But even if there has been reporting contradicting that workers might feel worn down by Meta constantly being bashed in the court of public opinion, Workplace has not been immune to it, either. We understand that Workplace signed a huge deal with a major chain of restaurants, one of the biggest, but the customer asked to hold off on announcing the win last autumn because of the bad news cycle and “reputation issues.”
“That shit doesn’t happen to other SaaS companies,” one person said.
That, it seems, would have been one argument in favor of distancing Workplace further from its parent, perhaps by way of a spinout, but it seems that Meta has the opposite idea.
Workplace has actually changed a lot over the years since it was first rolled out as a product.
Founded originally as a “work” version of Facebook — expanding how Facebook employees were already using Facebook to communicate to each other in private groups — Workplace was launched as a response to the rise of Slack and other chat apps for the workplace. Workplace’s logic was that it had a natural advantage since billions were already using Facebook. And, bringing in a new service targeting a different kind of user, with a different business model — paid, not ad-supported — opened the door to new business possibilities for the company.
That’s largely remained the strategy for the company even as the focus has changed for Workplace. Originally it introduced a number of integrations with other workplace productivity tools aimed at knowledge workers, part of a bigger effort to compete more directly against the likes of Slack and Teams. But over time, almost on accident, Workplace found an audience with deskless workers who communicated with their employers mainly by mobile. So what has emerged as the sweet spot for Workplace is being a communications app for both categories of workers simultaneously.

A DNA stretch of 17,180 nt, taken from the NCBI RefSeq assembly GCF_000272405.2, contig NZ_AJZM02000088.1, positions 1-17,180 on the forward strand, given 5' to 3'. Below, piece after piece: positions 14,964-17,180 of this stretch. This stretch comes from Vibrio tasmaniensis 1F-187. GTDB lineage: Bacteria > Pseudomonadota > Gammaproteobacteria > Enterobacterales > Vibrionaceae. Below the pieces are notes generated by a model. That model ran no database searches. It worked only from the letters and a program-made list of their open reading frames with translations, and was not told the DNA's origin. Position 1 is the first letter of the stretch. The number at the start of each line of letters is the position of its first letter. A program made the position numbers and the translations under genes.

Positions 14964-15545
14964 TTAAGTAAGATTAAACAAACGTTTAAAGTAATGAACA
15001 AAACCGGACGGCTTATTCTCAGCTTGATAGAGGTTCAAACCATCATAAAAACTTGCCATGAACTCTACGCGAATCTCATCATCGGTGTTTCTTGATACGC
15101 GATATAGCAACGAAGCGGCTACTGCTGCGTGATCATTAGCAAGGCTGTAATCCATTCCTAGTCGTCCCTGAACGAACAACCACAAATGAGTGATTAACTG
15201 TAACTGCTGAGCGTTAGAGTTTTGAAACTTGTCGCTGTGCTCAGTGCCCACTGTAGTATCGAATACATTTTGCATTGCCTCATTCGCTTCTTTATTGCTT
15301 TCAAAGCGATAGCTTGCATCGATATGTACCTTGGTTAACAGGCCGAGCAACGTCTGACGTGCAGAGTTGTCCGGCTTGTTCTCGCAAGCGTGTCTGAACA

“We realised that instead of asking our customers to choose between Teams or Slack and Workplace, you could have both,” a source said. “Others could handle real-time messaging communications for knowledge workers, while Workplace does asynchronous best for everyone.”
And that appears to be the guiding idea for Workplace’s strategy now, which has seen it recently integrate more functionality from Microsoft Teams into its platform to complement Workplace, and yesterday to announce a new integration with WhatsApp, which is already very popular with frontline teams, and will now become a more formal interface for Workplace communications. From what we understand, closer integrations and services involving Meta’s VR business and the Portal are also in the works.
While the company is not due to update on user numbers until later this year, a source told us that there are now closer to 10 million users on Workplace, with key customers including some of the world’s biggest employers, like Walmart, Astra Zeneca and others.
While Workplace had in the past been sold to customers as a standalone product, “I don’t think it will be sold as a standalone application ever again,” a source said.
Instead, it will be part of a suite, for example selling business messaging plus Workplace, or along with a Facebook login feature, opening up the prospects of how Meta can engage with those businesses. (The wider sales pitch to enterprises is also likely a behind its motivation to acquire Kustomer, the CRM startup, although that deal has yet to close.)
So far from being ready to part with Workplace, it seems that Meta is now positioning it as part of a beachhead comprising a bigger SaaS business. Can it mobilize as an independent company might have done to realize that opportunity? VCs might still be waiting in the wings if it doesn’t.